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This answer to What defines the plane of an accretion disk around a black hole? mentions the Penrose process as a potential mechanism that could change the axis of the orbital angular momentum of an accretion disk around a black hole away from the original axis of the infaling matter's source (e.g. a companion star, a galaxy) and towards the the black hole's axis of rotation.

Here I'm just asking if the theoretical Penrose process has ever been linked to an observation, or has been used as part of a potential explanation of an observed phenomenon.

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  • $\begingroup$ We could see the orbital speed of a star around S* increasing round after round? How long should we look? $\endgroup$ – J. Chomel Aug 21 '18 at 13:29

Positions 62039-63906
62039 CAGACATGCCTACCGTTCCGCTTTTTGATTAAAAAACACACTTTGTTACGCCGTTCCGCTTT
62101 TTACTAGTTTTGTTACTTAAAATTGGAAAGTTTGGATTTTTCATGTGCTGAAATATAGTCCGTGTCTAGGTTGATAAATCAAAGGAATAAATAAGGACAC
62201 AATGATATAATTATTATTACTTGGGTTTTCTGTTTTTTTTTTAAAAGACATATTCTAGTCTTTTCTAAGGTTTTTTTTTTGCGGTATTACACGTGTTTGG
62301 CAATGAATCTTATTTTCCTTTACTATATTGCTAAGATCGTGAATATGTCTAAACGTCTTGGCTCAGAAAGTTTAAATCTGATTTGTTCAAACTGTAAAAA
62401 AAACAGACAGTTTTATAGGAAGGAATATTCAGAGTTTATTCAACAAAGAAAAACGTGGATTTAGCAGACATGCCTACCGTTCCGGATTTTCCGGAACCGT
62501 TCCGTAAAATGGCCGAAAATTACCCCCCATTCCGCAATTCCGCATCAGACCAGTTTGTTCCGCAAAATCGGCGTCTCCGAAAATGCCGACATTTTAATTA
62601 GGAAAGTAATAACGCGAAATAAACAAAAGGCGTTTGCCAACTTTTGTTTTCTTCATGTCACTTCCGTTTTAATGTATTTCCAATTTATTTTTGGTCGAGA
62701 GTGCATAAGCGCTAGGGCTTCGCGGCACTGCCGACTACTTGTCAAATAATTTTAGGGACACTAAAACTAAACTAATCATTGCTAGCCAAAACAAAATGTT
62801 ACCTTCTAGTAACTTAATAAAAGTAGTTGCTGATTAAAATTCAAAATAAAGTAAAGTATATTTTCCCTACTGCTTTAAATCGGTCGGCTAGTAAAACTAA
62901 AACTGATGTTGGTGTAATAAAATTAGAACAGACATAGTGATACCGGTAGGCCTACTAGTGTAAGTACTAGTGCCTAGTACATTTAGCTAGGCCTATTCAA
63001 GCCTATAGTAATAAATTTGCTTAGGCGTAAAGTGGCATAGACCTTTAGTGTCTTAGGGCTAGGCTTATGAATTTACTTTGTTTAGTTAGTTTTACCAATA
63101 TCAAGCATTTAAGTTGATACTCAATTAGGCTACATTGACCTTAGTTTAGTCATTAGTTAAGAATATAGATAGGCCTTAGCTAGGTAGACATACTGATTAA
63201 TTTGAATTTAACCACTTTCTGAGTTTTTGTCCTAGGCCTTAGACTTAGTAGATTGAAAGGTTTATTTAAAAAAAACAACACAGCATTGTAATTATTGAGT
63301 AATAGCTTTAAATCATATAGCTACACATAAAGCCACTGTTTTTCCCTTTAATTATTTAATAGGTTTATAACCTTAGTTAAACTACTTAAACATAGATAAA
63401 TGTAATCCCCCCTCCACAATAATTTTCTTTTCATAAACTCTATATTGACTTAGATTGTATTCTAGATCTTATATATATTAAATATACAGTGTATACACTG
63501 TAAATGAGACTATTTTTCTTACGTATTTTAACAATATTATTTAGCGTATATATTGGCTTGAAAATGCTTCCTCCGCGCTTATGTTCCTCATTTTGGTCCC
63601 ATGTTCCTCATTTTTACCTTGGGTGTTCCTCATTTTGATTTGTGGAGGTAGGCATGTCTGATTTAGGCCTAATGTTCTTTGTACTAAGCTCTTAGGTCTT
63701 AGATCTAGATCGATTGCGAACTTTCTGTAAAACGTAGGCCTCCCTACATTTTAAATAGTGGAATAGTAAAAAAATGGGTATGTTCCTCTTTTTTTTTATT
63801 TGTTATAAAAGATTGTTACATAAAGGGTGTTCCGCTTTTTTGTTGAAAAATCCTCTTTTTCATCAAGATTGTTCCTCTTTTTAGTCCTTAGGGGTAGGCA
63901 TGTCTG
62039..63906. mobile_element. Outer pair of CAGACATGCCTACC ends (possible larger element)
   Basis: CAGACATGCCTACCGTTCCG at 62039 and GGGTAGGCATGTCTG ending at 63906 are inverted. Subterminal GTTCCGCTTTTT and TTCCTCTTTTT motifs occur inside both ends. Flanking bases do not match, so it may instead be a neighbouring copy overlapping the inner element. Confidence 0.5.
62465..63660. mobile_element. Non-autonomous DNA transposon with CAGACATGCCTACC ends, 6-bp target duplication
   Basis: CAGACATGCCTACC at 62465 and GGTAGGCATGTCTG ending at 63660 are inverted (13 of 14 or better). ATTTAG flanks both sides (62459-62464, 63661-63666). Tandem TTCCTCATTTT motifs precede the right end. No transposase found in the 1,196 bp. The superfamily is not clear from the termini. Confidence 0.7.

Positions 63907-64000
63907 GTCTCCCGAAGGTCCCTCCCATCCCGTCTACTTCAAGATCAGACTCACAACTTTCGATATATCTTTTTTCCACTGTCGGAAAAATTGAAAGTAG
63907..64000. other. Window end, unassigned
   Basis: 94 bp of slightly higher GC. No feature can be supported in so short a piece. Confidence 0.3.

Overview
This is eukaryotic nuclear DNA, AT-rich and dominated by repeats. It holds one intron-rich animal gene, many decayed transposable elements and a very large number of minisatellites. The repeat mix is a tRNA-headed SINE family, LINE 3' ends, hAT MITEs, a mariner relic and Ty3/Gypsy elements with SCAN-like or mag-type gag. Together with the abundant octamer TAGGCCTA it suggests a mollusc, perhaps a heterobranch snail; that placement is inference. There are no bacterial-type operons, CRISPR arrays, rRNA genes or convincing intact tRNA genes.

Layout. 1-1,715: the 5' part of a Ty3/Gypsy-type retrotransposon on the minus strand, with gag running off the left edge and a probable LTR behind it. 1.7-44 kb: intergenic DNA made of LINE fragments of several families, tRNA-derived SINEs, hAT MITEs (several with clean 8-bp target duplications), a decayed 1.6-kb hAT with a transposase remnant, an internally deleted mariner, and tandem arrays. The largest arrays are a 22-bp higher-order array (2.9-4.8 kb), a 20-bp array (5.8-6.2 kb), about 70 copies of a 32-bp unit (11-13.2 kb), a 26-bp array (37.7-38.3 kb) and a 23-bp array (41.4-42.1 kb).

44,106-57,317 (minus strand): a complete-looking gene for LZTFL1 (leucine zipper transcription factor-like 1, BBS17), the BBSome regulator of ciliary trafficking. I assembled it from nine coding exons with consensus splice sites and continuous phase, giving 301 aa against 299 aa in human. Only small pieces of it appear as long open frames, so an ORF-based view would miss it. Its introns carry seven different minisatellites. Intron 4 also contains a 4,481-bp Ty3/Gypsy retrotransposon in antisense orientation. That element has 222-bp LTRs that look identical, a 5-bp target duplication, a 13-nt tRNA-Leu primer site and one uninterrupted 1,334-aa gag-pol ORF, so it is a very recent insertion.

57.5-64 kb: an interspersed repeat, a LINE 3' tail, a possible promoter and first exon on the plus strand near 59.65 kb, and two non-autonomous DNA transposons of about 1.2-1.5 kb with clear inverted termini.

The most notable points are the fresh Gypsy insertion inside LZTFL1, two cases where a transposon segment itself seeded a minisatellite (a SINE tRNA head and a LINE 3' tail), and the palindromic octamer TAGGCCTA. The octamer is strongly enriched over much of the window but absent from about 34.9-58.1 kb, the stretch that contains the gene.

• $\begingroup$ @J.Chomel "Here I'm just asking if the theoretical Penrose process has ever been linked to an observation, or has been used as part of a potential explanation of an observed phenomenon." If the answer is no, then that would be the answer! $\endgroup$ – uhoh Aug 21 '18 at 14:33
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    $\begingroup$ I found Observations of the Blandford–Znajek process and the magnetohydrodynamic Penrose process in computer simulations of black hole magnetospheres which talks about the Blandford–Znajek process and of the MHD Penrose effect. Supposidely they have been both observed in computer simulations. I am not sure how the magnetohydrodynamic Penrose process and the Penrose process are related, but maybe one of you out there can explain (and move thus move towards an answer)? $\endgroup$ – B--rian Mar 18 at 9:01

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